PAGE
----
Wednesday, March 18, 2015

Review: Inside the Shadow City by Kirsten Miller

Inside the Shadow City by Kirsten Miller
Series: Kiki Strike Book 1
Genre: Contemporary (MG?)
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There's something wrong with the park across from Ananka Fishbein's apartment. A huge sinkhole has opened in the ground and, as she stares out her window, she see's a tiny form, looking like a monkey, climbing out of the sinkhole. By the time she arrives at the park, all that's left is a rope, leading down.

What follows is a discovery about the secret, underground, side of NYC and deposed royalty. Delinquent girl scouts, rats and teen girl super spies abound.

There's a bit of danger in reading a book you don't know a lot about. Just reading the back cover (or dust jacket) of books usually doesn't tell you a lot. (Conversely, sometimes it tells you too much.) But, I went into this book knowing very little about it but having several preconceived notions as to what this book was going to be.

I thought it was going to be about five friends that found and started exploring a secret city under New York City.

I was wrong.

This is about six strangers brought together by a young girl to investigate where the exits/entrances are for this secret city. Even this story is quickly hijacked by royalty of a fictional country - which, really, is what this story is all about - and some sort of strange drug.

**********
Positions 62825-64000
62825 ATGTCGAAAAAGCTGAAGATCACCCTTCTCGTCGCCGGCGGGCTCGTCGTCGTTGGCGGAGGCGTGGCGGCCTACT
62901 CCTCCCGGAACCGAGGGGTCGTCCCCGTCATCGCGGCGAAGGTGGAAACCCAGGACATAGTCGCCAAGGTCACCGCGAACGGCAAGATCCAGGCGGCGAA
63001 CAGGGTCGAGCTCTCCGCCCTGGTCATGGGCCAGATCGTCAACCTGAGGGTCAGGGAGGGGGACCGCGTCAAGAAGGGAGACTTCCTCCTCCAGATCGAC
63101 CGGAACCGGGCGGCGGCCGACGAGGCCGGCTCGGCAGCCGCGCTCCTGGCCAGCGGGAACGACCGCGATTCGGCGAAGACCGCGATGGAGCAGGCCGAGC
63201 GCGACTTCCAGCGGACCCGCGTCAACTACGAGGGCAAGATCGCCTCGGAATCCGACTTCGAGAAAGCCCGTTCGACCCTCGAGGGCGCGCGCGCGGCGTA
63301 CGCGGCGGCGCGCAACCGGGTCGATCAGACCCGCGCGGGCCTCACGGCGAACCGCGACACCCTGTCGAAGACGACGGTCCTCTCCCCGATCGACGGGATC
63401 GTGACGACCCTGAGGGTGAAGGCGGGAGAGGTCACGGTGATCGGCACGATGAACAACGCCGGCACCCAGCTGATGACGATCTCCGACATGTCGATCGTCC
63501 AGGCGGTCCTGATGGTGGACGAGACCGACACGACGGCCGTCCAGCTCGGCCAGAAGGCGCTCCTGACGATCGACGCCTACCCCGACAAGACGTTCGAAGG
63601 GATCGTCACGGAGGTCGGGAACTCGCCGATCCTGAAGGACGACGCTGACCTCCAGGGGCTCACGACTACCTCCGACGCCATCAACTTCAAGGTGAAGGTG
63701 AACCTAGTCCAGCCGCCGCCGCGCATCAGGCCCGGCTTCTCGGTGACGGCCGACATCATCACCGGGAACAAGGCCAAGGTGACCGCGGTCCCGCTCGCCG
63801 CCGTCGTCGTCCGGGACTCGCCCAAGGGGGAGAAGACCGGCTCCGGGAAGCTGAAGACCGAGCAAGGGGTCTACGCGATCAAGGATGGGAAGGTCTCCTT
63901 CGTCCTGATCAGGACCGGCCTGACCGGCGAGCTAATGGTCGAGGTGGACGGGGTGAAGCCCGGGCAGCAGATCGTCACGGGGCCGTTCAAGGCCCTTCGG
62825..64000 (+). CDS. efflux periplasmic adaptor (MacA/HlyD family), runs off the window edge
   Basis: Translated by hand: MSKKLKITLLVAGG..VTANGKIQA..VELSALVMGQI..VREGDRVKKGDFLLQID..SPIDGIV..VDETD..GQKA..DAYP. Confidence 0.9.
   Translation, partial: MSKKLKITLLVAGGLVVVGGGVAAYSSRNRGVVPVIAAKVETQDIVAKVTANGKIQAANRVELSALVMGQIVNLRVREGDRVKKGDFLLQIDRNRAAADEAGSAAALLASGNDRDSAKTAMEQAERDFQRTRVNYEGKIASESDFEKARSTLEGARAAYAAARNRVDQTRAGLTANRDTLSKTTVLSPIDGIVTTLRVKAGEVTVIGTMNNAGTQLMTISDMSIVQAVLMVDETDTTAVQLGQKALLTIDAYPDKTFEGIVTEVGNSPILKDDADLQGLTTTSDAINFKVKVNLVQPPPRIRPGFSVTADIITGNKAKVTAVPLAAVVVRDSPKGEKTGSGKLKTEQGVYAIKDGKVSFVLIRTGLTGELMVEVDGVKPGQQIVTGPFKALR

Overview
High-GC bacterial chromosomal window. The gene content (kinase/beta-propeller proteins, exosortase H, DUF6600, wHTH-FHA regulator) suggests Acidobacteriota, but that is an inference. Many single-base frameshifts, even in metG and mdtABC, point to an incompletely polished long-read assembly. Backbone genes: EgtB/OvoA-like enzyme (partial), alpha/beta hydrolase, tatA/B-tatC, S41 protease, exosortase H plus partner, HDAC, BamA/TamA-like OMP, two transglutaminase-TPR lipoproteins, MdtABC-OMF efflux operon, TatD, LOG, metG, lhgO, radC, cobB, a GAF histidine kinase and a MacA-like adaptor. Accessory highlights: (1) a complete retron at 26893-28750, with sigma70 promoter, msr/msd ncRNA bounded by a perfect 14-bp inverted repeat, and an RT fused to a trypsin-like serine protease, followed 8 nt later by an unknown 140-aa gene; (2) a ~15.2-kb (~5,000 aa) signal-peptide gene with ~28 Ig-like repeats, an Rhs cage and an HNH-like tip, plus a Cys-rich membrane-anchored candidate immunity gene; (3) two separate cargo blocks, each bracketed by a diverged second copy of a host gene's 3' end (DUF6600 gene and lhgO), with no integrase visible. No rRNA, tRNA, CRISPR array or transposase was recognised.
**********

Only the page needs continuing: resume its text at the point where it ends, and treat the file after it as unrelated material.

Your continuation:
The book starts off painfully slow and never really picks up pace from there. The titular 'Shadow City' is barely even described and a tiny portion of this book is actually spent exploring it. When you have an underground city, I expect something kind of ominous something, and a lot of time spent describing the atmosphere. Beyond the rats, it's really difficult to get a clear picture of the city.

Add that to the fact that this book covers over two years (I dislike it when books that cover that much time) and I wasn't what you would call happy about the direction this book went.

That doesn't mean this books was bad. What is was though was not what I was expecting.

This story is well written. The author's style is fast paced, but she sacrifices a lot of descriptions to make it that way. While the characters were described almost enough to get a clear picture of them and the streets of New York don't really need page long descriptions, there was little that actually was described well enough to see it.

The characters were… actually, I didn't really like the characters much. It was awesome how they're all girls and go snooping around and I like how there weren't many guys. But…taken as individuals, the girls really weren't likable. They were bitchy to each other, always jumping to conclusions about the other girls, telling another girl she'd be cuter if she lost weight, obsessing about clothes or makeup and on and on. Not once did I get attached to any of these girls.

Almost each and every chapter ends with a little 'how-to' segment. Like 'How to Tell a Lie' 'How to Catch a Liar' 'How to Foil a Kidnapping' and all sorts of useful stuff to the burgeoning super-spy. This was a really cute idea and - while it does lean on the fourth wall pretty heavily - I love it. Of course, this caused a problem in that some of the tips seemed way too mature for the apparent MG demographic. But then parts of the book felt way to juvenile for a YA book. (Honestly, I don't know who this book is directed towards, but I know it's not me.)

In short, this wasn't a bad book, but there was also nothing in it for me to like and recommend to other readers.